Moving to Paris during the Second World War, he became involved in the Resistance and joined the Communist Party. But he fell foul of the party by wanting to organise internationalist propaganda among German soldiers.
He was duly expelled - neither the first nor the last to be accused of “Trotskyism” without knowing exactly what it was, though he already knew some of Trotsky’s writings. Towards the end of the war he joined the French Trotskyist movement, of which he was an active member and leader for several decades.
But Pierre Broué’s most important contribution was in the field of historiography. He was a first-rate historian, allying great erudition to clarity of expression. But what marked him out was that he wrote history, the history of the workers’ movement and of revolutions, as a Marxist educated in the Trotskyist tradition.
This was important in a country where Stalinism dominated the left intelligentsia, and most of Broué’s books challenged that dominance, very effectively. His first major work, written along with Emile Témime and published in 1961, was The War and Revolution in Spain (translated into English, but hard to find).
In this book, Broué brought revolution and class struggle back to the forefront, in a domain where both Stalinist and bourgeois historians had preferred to see simply the “civil war” between Republicans and Fascists. He wrote about the anarchists and the Trotskyists, and in El Pais of August 22nd, Wilebaldo Solano, former general secretary of the 1930s revolutionary Marxist party, the POUM, paid tribute to him and the impact his book had had.
Broué wrote many other books, hardly any of which have been translated into English, unfortunately. He published a history of the Bolshevik Party (Le Parti bolchevique, 1964). His monumental and magnificent The German Revolution 1917-23 has finally been published in English , 34 years after it first appeared. As well as writing his books, Broué also created the Institut Léon Trotsky in 1977, directed the publication of Trotsky’s works in French (27 volumes so far) and published the review Cahiers Léon Trotsky.
When the closed section of the Trotsky archive at Harvard University was opened in 1980, Broué was among the first to work on the new material. The most notable result wad his 1988 biography, Trotsky.
When the Wall came down and the Soviet Union collapsed, Pierre Broué was again on the trail of newly opened archives, including those of the GPU (or at least some of them). The result was a series of books - Staline et la Révolution : le cas espagnol (1993), Rakovsky ou la Revolution dans tous les pays (1996), Histoire de l’Internationale communiste, 1919-1943 (1997), Communistes contre Staline. Massacre d’une génération (2003). His biography of Rakovsky was the culmination of his efforts over many years, notably in the Cahiers Léon Trotsky, to restore this outstanding revolutionary, whose role in the Left Opposition was second only to Trotsky’s, to his rightful place in history.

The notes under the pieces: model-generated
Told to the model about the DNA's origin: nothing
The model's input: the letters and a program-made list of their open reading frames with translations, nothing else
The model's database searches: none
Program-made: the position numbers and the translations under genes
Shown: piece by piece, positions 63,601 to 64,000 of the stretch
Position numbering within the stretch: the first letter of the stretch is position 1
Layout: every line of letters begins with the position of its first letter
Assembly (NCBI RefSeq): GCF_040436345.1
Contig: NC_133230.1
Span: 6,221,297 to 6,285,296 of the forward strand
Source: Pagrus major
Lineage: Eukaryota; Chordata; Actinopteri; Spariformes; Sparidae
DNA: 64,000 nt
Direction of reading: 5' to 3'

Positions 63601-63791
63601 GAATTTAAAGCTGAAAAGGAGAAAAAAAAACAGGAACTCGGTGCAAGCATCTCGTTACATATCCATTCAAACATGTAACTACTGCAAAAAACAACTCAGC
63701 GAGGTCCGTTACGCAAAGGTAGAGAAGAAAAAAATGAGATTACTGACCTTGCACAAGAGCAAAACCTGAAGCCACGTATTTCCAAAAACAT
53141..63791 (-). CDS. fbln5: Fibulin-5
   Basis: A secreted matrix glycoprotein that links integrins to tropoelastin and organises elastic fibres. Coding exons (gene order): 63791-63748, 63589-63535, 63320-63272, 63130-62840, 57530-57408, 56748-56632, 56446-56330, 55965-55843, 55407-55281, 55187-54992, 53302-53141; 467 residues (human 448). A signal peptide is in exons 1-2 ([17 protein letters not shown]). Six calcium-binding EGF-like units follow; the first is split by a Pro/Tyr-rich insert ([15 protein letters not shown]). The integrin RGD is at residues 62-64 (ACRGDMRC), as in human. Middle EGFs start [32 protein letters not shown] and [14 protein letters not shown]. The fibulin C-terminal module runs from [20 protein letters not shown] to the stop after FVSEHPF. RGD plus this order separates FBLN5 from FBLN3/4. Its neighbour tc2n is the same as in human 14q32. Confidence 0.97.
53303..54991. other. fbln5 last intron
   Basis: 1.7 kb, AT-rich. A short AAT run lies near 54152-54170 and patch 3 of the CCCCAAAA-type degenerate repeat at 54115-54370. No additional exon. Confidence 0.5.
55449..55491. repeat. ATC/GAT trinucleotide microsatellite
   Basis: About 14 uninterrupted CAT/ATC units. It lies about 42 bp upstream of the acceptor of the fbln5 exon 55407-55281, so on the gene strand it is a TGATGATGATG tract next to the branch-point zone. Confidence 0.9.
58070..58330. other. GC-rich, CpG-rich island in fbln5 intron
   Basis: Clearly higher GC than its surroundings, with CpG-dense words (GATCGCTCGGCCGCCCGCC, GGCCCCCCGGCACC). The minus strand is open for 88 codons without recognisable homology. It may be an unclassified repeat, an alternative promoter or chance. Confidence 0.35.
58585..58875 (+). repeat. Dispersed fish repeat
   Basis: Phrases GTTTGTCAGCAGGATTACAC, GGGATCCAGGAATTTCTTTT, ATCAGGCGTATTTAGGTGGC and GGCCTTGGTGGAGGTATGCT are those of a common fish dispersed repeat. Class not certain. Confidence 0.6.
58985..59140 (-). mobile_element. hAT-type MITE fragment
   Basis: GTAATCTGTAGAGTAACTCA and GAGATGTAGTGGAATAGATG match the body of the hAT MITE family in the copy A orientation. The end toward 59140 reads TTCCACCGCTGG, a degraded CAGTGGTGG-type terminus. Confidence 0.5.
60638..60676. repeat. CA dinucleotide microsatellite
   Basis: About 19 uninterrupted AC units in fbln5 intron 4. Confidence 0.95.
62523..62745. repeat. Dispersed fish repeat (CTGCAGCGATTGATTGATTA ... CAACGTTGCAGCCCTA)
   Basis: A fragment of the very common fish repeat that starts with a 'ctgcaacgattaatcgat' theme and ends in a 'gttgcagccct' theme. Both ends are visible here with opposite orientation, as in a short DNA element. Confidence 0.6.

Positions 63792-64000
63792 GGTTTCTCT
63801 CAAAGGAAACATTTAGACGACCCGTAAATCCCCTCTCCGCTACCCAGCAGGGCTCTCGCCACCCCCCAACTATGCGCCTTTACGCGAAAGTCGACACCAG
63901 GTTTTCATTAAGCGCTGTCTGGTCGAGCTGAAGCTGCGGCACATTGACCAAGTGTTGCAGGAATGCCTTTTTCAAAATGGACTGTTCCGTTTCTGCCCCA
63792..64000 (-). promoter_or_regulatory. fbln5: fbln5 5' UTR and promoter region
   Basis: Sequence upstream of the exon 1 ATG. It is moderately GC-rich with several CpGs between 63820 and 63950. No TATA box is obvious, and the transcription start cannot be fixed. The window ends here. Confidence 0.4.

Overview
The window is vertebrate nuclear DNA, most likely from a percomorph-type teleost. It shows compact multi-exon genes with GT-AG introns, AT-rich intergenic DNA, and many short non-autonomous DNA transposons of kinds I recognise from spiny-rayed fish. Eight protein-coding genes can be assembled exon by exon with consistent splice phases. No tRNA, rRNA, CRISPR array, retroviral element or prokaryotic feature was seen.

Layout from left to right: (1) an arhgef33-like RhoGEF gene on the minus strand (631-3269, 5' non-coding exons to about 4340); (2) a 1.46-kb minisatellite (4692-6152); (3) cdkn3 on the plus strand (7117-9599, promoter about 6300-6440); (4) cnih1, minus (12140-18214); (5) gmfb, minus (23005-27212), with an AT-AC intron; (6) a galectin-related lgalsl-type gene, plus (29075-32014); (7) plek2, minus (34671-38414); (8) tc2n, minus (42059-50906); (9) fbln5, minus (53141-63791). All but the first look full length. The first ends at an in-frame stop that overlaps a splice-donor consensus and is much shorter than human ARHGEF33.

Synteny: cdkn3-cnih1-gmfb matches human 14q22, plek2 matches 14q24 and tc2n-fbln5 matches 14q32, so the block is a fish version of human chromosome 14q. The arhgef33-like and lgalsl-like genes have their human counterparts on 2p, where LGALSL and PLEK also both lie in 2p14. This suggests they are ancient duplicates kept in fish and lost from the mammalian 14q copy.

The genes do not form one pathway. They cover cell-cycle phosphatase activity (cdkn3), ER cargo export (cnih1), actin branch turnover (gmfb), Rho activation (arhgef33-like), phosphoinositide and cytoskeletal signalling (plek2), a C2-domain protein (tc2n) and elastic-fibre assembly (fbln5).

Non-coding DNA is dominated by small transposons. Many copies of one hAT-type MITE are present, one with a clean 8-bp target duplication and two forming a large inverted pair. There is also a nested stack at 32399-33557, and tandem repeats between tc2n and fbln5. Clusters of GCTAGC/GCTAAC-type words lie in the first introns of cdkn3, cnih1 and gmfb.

He also met those members of Rakovsky’s family who had survived, as well as other children and grandchildren of murdered Old Bolsheviks, and some of the very few among the latter who had not been exterminated. He collaborated with the Russian organisation Memorial, dedicated to defending the memory of Stalin’s victims.
Broué spent most of his politically active life in the “Lambertist” branch of Trotskyism. Many people wondered how someone so intellectually curious and undogmatic could stay so long in this highly dogmatic and sectarian organisation. But he was not the only talented intellectual to do so. He was finally expelled by Lambert in 1989, but he remained politically active.
He published the magazine Le Marxisme aujourd’hui and was close to the current Démocratie et socialisme around Gérard Filoche, first of all in the LCR then in the Socialist party - though Broué himself joined neither the LCR nor the Socialist Party.
He remained open to discussion and collaboration with other socialists. He attended the 13th World Congress of the Fourth International in 1991 as a visitor, and towards the end of his life collaborated with the international tendency led by Ted Grant and Alan Woods. The Political Bureau of the LCR paid homage to him in a communiqué announcing his death.
This article was written for Frontline, journal of the ISM, a Marxist platform in the Scottish Socialist Party, and will appear in issue 18.